Abhay Deol has been part of Bollywood’s indie revolution right from the beginning of his career, and has been dabbling with web content, too. And in today’s time, when most people are homebound and the demand for fresh content is increasing, OTT platforms have been the answer.

The actor agrees and says, “It’s the only alternative when theatres are shut. After some time, when everything would be fine, people will have the choice to either go to cinemas, or stay at home [and consume web content]. People should be allowed to choose, and that’s what’s called technology, progress. There’s no point getting in their way, so might as well embrace it.”

The 45-year-old, who starred in the web film Chopsticks (2019) and the recent show 1962: The War in the Hills, feels that a lot of good has happened with these platforms coming in.

“It has democratised the process. These platforms make a film with a big star and big budget, and the same platform makes a small film with nobody known. Both are owned by the same platform and they’ll market it equally, unlike small films which barely get any screen space, and almost no marketing money and presence in the media,” opines Deol.

He reasons that even if there’s a [smaller] film people would like, they wouldn’t know if it’s playing in cinemas.

“If there was just Bollywood and theatrical, you have to conform to the Bollywood norm of what a hero and heroine looks like. OTT platforms can serve you that because there’s an audience for it, but they can also serve a Delhi Crime. That’s why there are actors who’ve always existed but were never given a chance because they didn’t conform to Bollywood formula…” observes Deol.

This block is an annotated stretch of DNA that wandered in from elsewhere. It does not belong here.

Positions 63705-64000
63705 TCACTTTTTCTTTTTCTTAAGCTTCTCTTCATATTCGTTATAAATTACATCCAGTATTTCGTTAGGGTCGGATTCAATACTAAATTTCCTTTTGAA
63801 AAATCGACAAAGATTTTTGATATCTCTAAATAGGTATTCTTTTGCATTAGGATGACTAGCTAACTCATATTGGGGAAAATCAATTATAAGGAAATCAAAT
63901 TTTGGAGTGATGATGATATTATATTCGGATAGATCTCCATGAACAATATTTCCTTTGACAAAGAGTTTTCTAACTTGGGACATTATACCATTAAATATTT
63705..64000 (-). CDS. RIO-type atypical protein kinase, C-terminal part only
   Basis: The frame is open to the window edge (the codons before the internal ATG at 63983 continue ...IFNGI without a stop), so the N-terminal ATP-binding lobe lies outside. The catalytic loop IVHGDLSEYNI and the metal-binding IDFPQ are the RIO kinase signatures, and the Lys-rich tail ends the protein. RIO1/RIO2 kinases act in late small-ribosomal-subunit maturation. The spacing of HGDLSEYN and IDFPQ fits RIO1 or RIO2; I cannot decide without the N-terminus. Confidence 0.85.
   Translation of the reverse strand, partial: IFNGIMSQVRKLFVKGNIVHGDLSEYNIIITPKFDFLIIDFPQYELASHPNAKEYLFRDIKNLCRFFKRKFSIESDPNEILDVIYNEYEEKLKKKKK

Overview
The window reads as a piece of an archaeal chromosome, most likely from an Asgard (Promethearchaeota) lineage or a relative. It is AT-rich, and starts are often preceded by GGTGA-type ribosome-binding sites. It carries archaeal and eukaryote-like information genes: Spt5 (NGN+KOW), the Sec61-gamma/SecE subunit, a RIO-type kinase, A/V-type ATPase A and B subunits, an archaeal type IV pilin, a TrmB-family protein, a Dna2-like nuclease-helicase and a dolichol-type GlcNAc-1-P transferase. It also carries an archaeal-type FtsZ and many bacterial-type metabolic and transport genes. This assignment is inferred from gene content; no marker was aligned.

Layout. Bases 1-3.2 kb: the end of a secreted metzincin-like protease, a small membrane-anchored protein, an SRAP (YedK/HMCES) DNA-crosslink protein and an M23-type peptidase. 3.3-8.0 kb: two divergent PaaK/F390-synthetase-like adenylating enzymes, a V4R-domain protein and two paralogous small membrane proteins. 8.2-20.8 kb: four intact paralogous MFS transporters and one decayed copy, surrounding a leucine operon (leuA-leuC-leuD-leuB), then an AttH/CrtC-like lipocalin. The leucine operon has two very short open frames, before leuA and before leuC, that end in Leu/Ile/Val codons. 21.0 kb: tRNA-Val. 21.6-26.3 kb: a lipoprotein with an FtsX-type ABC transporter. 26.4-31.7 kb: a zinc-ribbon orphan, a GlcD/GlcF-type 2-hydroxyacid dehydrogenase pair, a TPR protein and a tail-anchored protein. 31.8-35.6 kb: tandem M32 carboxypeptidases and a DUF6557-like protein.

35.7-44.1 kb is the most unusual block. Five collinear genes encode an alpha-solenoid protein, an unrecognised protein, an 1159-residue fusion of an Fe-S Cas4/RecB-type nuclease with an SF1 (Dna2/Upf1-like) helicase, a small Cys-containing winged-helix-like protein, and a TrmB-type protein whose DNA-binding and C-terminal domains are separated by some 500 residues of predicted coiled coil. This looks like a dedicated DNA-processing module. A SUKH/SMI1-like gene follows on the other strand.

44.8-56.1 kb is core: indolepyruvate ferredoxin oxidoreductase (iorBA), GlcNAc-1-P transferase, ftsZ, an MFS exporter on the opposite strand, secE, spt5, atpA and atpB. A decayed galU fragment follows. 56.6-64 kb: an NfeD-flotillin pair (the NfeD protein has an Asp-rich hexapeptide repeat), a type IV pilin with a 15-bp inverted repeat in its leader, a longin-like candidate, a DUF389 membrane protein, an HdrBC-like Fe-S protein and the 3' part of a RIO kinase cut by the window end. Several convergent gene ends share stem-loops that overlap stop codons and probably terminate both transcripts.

Comparing the situation to Hollywood, the actor says people of colour got a lot of main lead roles in the West because ethnic stories got highlighted.

“Diversity started to get represented. Because you wouldn’t see that in mainstream Hollywood, all that was left to watch in cinemas was something spectacular like superhero films. Good drama went to TV,” he continues, “It’s the same here… Bollywood has always been about spectacle. We haven’t had any indie film industry as such, or alternatives to Bollywood formula. That’ll continue in theatres, at least now we get an alternative to it which we never had before.”

However, if it comes to a choice, Deol would love to see his films in theatres.

“Don’t get me wrong. I tried to make non-formula films way before OTT came into being. The only chance I got to make them and get a theatrical release was because it was at a time when multiplexes were just coming up. For a brief moment, there was exhibition space,” he recounts.

He goes on to explain, “Slowly, they got money, bought space and didn’t allow small films to get any space whatsoever. Without any support from government, an independent industry couldn’t exist. OTT came in to show that we as a culture are capable of far more than what Bollywood shows us. If we have to sacrifice theatrical (release) for that, so be it.”

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